1.Provide comprehensible input for ELLs. Language is not “soaked up.” The learner must understand the message that is conveyed. Comprehensible input is a hypothesis first proposed by Stephen Krashen. (Krashen, 1981) He purports that ELLs acquire language by hearing and understanding messages that are slightly above their current English language level. When newcomers are assigned to a mainstream classroom and spend most of their day in this environment it is especially critical for them to receive comprehensible input from their teachers and classmates. If that teacher provides information by lecturing in the front of a classroom, the English language learner will not be receiving this input. Teachers need to speak more slowly, use gestures and body language to get across the meaning to ELLs.

2.Make lessons visual. Use visual representations of new vocabulary and use graphs, maps, photographs, drawings and charts to introduce new vocabulary and concepts. Tell a story about information in the textbook using visuals. Create semantic and story maps, graphic organizers to teach students how to organize information.

3.Link new information to prior knowledge. Teachers need to consider what schema ELL students brings to the classroom and to link instruction to the students’ personal, cultural, and world experiences. Teachers also need to know what their students do not know. They must understand how culture impacts learning in their classroom.

4.Determine key concepts for the unit and define language and content objects for each lesson. Teachers write the key concept for a unit of study in student-friendly language and post it in the room. New learning should be tied to this concept. Additionally, teachers should begin each lesson by writing a content objective on the board. At the end of the lesson, students should be asked if the objective was met. Classroom teachers also need to set language objectives for the ELLs in their class. A language objective might be to learn new vocabulary, find the nouns in a lesson, or apply a grammar rule.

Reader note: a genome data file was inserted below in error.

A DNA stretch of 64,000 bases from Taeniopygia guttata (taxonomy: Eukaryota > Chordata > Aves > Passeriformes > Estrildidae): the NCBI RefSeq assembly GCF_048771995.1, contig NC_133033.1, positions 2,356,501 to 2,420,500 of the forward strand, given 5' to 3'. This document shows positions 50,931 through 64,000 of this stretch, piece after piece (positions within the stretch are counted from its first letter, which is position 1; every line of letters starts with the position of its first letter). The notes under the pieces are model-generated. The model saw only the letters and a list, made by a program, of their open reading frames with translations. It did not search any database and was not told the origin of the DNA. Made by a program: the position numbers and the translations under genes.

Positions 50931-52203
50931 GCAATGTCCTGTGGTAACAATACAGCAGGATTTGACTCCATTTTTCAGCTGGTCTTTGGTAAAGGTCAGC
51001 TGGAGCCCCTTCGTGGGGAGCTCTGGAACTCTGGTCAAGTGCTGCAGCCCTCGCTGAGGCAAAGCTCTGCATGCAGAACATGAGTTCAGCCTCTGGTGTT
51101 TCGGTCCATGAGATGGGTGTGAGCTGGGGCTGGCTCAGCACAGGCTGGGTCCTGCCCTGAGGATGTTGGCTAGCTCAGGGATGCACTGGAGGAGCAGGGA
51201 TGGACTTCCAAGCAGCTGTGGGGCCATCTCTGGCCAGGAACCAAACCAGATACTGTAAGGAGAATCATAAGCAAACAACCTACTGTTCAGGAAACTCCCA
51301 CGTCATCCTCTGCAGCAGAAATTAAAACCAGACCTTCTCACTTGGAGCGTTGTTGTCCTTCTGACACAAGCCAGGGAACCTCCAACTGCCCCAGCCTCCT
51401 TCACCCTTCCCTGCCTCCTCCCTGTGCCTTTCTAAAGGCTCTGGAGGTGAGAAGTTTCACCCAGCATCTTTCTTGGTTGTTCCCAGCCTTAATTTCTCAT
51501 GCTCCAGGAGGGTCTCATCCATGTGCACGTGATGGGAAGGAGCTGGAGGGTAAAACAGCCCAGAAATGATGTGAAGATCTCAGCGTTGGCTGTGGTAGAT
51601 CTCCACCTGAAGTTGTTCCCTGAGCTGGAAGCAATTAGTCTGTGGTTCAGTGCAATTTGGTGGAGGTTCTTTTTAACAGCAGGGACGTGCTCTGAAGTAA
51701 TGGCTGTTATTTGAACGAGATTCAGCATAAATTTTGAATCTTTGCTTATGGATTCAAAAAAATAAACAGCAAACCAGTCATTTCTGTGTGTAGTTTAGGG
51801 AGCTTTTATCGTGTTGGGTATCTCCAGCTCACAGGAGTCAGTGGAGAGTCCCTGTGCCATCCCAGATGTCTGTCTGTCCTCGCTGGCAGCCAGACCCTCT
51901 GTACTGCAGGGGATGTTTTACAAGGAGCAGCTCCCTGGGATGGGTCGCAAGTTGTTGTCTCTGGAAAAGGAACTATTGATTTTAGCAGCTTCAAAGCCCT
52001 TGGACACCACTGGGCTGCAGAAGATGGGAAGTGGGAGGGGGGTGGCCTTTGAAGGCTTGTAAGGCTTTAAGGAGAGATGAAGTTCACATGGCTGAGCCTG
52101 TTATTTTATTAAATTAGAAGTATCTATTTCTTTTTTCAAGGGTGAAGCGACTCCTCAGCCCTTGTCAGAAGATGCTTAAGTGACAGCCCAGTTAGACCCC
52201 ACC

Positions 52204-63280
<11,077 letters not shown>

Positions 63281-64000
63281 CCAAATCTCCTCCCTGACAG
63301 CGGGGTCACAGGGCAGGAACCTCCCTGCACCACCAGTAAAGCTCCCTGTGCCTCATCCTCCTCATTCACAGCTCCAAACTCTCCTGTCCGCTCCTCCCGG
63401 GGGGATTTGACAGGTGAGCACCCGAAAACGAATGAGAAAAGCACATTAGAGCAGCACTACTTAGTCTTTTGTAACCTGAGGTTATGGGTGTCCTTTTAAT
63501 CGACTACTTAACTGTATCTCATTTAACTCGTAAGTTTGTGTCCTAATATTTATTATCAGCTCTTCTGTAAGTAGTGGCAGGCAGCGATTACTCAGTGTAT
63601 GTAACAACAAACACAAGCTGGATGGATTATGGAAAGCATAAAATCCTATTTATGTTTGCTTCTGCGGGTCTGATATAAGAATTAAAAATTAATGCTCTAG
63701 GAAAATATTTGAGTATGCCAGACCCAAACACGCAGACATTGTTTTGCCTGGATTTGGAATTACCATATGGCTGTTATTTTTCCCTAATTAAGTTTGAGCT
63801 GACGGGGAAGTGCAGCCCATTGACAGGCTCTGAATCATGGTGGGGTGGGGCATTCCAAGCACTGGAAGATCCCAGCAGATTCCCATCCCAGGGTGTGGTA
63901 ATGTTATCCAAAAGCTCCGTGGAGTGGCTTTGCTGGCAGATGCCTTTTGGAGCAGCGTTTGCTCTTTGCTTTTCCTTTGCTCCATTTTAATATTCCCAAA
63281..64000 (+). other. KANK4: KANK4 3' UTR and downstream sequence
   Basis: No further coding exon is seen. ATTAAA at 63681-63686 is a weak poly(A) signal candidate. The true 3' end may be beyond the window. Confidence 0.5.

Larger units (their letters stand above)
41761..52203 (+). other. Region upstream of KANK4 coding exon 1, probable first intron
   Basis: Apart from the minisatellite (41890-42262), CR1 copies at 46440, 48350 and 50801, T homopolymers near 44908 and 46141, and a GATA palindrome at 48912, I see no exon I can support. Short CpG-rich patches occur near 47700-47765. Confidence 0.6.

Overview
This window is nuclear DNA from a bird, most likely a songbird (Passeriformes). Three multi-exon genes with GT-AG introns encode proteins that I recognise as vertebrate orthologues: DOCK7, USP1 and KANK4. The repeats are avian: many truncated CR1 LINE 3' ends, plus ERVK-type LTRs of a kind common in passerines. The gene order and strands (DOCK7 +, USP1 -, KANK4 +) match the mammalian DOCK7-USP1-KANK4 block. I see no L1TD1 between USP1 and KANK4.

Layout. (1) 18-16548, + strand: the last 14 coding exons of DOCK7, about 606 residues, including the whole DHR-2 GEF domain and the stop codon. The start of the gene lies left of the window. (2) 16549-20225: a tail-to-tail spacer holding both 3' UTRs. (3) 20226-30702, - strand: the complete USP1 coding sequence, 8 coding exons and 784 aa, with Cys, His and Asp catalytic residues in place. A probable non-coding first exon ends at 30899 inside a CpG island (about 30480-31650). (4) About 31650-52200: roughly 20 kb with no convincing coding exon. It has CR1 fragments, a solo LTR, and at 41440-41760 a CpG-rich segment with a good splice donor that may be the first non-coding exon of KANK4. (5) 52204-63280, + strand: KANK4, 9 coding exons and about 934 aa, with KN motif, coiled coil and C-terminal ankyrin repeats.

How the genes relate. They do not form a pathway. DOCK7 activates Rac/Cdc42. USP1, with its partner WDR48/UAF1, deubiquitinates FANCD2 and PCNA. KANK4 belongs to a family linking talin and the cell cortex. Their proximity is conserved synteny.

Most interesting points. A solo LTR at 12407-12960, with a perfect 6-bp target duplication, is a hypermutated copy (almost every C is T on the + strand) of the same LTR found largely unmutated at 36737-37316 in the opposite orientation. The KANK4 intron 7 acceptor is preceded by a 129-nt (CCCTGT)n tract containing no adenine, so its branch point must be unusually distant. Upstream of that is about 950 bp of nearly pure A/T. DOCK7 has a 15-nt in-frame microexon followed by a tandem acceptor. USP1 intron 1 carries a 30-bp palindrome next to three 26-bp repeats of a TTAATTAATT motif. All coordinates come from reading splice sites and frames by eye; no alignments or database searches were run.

5.Modify vocabulary instruction for ELLs. English language learners require direct instruction of new vocabulary. Teachers should also provide practice in pronouncing new words. ELLs need much more exposure to new terms, words, idioms, and phrases than do English fluent peers. Teachers need to tie new vocabulary to prior learning and use visual to reinforce meaning. Content area teachers should teach new vocabulary words that occur in the text as well as those related to the subject matter. Word wall should be used at all grade levels.

6.Use cooperative learning strategies. Lecture style teaching excludes ELLs from the learning in a classroom We don’t want to relegate ELLs to the fringes of the classroom doing a separate lesson with a classroom aide or ESL teacher. Working in small groups is especially beneficial to ELLs who have an authentic reason to use academic vocabulary and real reasons to discuss key concepts. ELLs benefit from cooperative learning structures. Give students a job in a group. Monitor that they are participating.

7.Modify testing and homework for ELLs. Content area homework and assessments needs to be differentiated for ELLs. Teachers should allow alternative types of assessment: oral, drawings, physical response (e.g., act-it-out), and manipulatives as well as modification to the test. Homework and assessment should be directly linked to classroom instruction and students should be provided with study guides so that they know what to study. Remember that the ELLs in your class may not be able to take notes.